Forensic Fashion
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>Costume Studies
>>1526 Ottoman sipahi
>>>saber
Subjectbeylerbey commander of sipahi knights 
Culture: Ottoman Turk
Setting: imperial warfare, eastern Europe / Middle East 16-17thc
Objectkılıç saber







* Armería Real



* Metropolitan Museum of Art > Stone Gallery of Arms and Armor  https://www.metmuseum.org/art/collection/search/24876
"Saber
Steelsilver-gilt, jade, turquoise, gold
Turkish, Ottoman period, 17th century
This is a typical Ottoman presentation saber of the seventeenth century.  Many similar weapons, as well as shields and complete horse trappings similarly mounted in silver-gilt and set with jade plaques and turquoise, were taken as booty after the unsuccessful Turkish siege of Vienna in 1683."




* Metropolitan Museum of Art > Stone Gallery of Arms and Armor
"Saber  Steel, gold, wood, leather  Eastern European (probably Hungary), about 1550
This saber was probably made in Hungary during its occupation by the Ottoman Turks.  The hilt, with dragon-headed quillons, is of Islamic type; the blade is inscribed 'Made by Muhammad.'  Both the hilt and the blade are of pattern-welded steel.  This sword comes from the armory of the prince-electors of Saxony in Dresden."  ...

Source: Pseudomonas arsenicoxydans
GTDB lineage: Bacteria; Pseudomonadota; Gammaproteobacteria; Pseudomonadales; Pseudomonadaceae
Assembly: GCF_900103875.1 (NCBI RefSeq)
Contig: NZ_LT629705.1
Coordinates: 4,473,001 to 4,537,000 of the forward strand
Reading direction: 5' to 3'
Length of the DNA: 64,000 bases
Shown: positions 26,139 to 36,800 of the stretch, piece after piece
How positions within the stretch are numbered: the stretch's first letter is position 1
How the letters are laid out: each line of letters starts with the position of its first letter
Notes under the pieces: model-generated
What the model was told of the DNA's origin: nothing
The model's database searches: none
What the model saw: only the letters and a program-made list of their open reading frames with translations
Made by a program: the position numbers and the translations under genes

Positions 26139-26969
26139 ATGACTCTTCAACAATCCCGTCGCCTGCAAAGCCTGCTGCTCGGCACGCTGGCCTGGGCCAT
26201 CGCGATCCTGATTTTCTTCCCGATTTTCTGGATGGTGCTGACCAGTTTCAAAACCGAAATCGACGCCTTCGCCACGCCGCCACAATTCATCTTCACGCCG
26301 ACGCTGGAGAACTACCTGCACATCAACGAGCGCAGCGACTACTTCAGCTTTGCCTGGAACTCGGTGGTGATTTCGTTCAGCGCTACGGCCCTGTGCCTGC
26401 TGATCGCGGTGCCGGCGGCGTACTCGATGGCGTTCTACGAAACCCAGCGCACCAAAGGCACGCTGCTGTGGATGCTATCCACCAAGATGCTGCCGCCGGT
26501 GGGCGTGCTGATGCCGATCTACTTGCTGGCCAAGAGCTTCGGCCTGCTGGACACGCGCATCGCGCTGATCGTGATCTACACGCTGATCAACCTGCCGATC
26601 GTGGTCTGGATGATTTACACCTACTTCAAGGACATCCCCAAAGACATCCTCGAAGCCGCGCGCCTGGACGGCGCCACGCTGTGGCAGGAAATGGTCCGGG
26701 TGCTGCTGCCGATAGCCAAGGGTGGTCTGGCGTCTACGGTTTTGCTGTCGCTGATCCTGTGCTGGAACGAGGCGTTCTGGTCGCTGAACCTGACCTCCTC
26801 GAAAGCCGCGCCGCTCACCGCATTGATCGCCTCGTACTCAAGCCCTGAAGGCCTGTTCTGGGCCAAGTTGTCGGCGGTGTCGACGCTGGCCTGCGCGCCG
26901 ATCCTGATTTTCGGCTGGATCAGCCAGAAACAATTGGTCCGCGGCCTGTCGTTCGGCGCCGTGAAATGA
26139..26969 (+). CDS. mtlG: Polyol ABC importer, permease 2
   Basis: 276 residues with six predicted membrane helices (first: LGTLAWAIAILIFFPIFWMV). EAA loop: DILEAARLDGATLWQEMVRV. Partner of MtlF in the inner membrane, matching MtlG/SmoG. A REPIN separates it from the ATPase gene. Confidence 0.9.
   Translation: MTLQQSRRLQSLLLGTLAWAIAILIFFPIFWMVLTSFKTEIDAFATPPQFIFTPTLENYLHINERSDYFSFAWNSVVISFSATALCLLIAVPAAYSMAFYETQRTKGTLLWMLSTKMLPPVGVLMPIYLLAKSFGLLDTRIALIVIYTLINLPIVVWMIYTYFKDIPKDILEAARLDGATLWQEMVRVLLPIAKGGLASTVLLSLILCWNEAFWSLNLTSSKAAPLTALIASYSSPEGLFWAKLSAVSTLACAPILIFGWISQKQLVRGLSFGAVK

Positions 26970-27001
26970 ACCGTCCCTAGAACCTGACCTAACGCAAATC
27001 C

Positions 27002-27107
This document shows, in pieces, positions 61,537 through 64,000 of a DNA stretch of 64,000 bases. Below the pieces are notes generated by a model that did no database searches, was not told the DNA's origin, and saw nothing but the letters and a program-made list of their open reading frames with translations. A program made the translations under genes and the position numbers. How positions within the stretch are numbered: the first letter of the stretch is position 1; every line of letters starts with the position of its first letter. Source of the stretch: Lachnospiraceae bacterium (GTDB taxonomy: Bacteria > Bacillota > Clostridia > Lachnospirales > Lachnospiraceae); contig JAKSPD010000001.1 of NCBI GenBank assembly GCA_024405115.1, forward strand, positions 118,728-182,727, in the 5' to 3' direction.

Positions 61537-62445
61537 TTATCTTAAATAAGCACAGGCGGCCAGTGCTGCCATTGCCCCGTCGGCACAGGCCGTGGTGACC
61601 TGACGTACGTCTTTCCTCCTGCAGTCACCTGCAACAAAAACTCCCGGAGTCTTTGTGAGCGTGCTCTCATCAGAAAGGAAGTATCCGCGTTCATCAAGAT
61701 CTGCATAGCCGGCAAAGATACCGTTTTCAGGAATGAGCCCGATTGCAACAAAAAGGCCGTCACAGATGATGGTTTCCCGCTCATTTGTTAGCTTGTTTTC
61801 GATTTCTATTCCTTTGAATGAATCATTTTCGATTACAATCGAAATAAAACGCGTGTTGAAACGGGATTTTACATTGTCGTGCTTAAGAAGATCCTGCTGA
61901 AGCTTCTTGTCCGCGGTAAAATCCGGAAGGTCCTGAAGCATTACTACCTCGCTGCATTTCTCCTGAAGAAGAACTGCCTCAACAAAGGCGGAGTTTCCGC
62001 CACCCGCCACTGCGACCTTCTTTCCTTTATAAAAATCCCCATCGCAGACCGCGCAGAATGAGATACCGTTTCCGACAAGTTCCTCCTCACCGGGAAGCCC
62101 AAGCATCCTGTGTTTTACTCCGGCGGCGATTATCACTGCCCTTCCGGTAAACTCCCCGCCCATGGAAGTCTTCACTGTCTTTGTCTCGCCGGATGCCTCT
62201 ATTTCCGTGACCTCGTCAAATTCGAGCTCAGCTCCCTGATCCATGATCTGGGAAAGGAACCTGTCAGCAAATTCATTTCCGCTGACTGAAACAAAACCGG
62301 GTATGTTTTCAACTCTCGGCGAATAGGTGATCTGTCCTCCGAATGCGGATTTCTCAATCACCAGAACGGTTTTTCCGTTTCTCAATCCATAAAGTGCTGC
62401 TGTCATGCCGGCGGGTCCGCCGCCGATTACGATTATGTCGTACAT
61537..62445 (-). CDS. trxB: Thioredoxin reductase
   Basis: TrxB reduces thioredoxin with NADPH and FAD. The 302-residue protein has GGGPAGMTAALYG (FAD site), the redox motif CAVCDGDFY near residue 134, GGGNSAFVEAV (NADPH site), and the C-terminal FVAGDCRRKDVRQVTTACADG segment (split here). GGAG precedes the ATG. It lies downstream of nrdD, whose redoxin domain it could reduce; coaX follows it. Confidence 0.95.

​* Ottoman Swordsmith
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* Metropolitan Museum of Art > Stone Gallery of Arms and Armor
"Saber  Steel, nephrite, gold  Turkish, Ottoman period, 17th century  The green nephrite is carved with a rippling pattern that echoes the watered steel of the blade.  The Arabic inscriptions on the blade include one verse praising the infinite gentleness and power of God and another verse referring to the sword called dhu'l-fakar.  It was one of the swords of the prophet Muhammad and was widely regarded as a symbol of spiritual and political authority.  Invoking dhu'l-fakar on blades like this was probably thought to serve as a talisman."  ...

"Saber, inlaid with gold; precious stones; leather  Probably Turkish, Ottoman period, 16th century  The blade is chiseled in relief with Koranic verses, with the surrounding areas inlaid with gold.  The inscriptions refer to victory in the Holy War and to the magical powers of the biblical king Solomon (Süleyman).  It seems probably that this unique blade was made for the Ottoman sultan Süleyman I (reigned 1520-66)."  ...



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